A friend recently sent me a couple of quotes which stated this exploration of forgiveness. The two quotes were:
“When you forgive you heal. When you let go you grow,” and
“Forgiveness does not change the past, but it does enlarge the future.”
I am not an expert on forgiveness by any means, but I subscribe to what all religious traditions teach. That is, withholding forgiveness is a punishment I inflict only upon myself.
Who Are Your Heroes?
I sometimes ask clients “Who are their heroes?” Whom do they look up to? For me it is Nelson Mandela. My wife and I spent 6 years working in Zambia when apartheid was still prevalent in South Africa. Zimbabwe had fought and won their independence in 1981 at a terrible price. South Africa seemed destined to be next and with a much larger population than Zimbabwe, the possibility of even more bloodshed seemed inevitable. Yet, Mandela, who had spent 27 ½ years in jail, was able to be a moderating influence in a time of terrible turmoil.
Heroes are people we look up to. I couldn’t do what Mandela did, but when things get difficult, I can remind myself of his example. In my case, no matter what I am going through, it is not 27 years in a tiny cell, so I can tell myself to get on with the program whatever that might be.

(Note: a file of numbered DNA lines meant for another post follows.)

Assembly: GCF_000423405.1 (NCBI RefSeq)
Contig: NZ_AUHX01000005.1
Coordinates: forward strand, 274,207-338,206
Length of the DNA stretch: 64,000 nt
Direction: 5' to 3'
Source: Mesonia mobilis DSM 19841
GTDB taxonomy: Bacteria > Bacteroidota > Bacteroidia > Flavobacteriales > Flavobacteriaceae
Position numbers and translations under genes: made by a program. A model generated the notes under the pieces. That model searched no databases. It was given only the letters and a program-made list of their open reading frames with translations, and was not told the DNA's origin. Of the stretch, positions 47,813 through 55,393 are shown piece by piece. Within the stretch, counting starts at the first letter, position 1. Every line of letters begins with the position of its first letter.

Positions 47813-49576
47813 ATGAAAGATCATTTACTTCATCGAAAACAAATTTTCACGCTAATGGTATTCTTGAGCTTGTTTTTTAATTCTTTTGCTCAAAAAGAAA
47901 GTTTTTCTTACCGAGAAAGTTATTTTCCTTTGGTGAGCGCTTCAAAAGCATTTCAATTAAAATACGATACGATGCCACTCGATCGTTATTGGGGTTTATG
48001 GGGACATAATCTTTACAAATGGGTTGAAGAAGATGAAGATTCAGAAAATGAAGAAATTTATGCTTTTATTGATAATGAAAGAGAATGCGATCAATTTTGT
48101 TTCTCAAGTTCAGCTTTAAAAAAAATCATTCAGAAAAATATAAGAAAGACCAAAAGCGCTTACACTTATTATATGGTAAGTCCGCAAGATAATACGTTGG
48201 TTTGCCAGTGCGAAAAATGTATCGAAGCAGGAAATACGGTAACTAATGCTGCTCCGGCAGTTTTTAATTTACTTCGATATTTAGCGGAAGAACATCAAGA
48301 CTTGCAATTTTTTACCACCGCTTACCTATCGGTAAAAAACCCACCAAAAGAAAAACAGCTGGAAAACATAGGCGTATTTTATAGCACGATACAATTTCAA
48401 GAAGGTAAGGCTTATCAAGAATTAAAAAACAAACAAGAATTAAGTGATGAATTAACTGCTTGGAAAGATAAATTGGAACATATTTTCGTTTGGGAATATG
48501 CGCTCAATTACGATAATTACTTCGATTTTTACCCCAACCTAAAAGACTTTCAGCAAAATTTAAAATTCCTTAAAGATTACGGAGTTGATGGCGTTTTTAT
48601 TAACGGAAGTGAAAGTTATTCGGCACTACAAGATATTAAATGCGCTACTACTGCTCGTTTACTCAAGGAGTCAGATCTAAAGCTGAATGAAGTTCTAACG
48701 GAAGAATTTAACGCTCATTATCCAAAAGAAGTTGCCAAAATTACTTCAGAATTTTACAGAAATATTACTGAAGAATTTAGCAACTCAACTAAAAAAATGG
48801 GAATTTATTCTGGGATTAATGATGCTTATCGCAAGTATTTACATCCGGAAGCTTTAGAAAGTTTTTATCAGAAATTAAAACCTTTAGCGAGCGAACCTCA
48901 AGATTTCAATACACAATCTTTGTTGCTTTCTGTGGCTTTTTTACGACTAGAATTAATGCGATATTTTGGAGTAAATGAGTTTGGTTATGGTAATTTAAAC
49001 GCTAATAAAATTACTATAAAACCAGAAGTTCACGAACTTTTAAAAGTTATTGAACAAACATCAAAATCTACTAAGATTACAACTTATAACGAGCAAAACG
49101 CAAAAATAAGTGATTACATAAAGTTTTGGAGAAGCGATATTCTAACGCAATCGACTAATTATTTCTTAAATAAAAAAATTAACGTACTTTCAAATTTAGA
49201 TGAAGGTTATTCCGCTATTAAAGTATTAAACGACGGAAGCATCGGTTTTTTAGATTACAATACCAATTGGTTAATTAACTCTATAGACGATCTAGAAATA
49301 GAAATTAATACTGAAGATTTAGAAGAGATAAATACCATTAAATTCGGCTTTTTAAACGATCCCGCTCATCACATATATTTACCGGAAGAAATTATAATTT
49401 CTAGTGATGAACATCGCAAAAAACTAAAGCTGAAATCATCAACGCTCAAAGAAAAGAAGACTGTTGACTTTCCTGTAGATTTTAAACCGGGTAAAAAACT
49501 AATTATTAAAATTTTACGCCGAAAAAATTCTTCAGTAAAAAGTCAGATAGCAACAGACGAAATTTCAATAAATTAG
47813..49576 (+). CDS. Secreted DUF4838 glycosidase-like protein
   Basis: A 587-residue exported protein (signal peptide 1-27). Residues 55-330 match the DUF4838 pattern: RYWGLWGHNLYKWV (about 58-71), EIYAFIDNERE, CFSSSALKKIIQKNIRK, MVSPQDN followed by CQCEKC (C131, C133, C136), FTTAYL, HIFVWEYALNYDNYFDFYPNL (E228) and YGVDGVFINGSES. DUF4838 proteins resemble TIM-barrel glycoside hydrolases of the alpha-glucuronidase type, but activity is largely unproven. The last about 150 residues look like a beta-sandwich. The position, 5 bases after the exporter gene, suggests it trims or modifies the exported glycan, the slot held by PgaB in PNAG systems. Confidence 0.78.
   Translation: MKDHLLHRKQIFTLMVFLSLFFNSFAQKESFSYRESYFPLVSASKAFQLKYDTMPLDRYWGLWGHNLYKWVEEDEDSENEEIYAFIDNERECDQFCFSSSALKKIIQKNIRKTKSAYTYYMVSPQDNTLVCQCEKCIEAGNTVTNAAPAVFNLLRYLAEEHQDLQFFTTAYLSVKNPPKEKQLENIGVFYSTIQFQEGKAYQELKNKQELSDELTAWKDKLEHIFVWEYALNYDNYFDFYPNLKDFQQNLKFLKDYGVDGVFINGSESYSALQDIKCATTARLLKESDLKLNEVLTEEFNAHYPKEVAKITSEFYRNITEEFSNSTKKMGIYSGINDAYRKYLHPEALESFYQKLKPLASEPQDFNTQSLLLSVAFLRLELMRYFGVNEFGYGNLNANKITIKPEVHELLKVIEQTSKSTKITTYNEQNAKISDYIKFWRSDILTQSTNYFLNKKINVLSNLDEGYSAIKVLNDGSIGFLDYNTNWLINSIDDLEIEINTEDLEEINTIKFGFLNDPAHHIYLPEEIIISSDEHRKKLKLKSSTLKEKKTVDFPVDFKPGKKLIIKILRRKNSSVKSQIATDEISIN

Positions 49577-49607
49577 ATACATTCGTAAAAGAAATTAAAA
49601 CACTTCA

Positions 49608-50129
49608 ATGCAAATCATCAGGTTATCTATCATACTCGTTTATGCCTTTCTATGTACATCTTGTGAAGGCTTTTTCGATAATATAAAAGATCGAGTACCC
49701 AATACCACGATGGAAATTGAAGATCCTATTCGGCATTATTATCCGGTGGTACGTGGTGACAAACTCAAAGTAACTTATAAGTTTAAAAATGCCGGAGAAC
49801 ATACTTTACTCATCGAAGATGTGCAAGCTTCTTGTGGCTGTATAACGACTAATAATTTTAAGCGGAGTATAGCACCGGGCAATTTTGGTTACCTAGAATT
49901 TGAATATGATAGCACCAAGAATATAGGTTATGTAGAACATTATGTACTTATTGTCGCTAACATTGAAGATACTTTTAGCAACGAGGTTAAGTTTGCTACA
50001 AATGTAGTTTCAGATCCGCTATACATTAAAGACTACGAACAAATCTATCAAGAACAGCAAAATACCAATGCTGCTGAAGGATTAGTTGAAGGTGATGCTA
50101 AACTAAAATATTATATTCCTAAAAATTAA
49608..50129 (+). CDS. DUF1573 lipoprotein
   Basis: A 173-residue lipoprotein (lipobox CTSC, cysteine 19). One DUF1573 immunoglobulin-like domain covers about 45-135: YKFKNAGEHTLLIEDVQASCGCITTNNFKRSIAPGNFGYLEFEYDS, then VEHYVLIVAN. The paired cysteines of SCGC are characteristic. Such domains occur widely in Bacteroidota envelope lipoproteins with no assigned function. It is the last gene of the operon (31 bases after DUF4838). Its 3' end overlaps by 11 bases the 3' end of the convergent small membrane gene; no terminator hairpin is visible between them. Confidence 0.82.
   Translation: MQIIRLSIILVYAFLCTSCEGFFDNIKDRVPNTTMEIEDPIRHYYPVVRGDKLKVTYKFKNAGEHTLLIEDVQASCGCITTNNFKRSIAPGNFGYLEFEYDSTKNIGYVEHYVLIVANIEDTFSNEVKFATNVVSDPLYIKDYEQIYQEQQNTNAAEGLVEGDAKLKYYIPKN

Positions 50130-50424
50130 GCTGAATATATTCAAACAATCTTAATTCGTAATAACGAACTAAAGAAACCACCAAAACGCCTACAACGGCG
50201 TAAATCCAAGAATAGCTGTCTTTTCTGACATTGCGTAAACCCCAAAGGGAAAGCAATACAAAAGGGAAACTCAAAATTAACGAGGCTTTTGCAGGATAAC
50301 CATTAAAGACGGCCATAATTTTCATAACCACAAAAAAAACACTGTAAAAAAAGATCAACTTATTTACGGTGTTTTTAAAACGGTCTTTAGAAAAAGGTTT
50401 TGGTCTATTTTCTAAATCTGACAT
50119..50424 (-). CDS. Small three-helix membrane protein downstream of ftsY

Mandela’s Story of Truth
In the forward to Mandela’s autobiography, Long Walk to Freedom, then President of the USA, Bill Clinton wrote: “Tell me the truth. When you were leaving prison after twenty-seven years and walking down that road to freedom, didn’t you hate them all over again?” and he said, “Absolutely I did, because they’d imprisoned me for so long. I was abused. I didn’t get to see my children grow up. I lost my marriage and the best years of my life. I was angry. And I was afraid, because I had not been free in so long. But as I got closer to the car that would take me away, I realized that when I went through that gate, if I still hated them, they would still have me. I wanted to be free. And so I let it go.”
Clinton continues: “Just as Nelson Mandela grew to understand the inhumanity of apartheid, he also realized what so many people failed to comprehend: the oppressor is also a prisoner of prejudice and narrow-mindedness, and that the same chains bound all South Africans, no matter their skin color. This remarkable book is the chronicle of how he first freed himself, then his fellow citizens, as he took them along on his long walk to freedom.” Bill Clinton 2013.
When We Don’t Forgive
I believe the same is true for each of us. When we don’t forgive, we are bound with the same chains as whoever oppressed us. As another quote states: “When you hate something or someone, you chain yourself to it.”
Forgiveness is not condoning what happened, but somehow recognizing the pain you suffered without letting that pain define you. As Mandela said: ”If I still hated them they would still have me. I wanted to be free. And so I let it go.”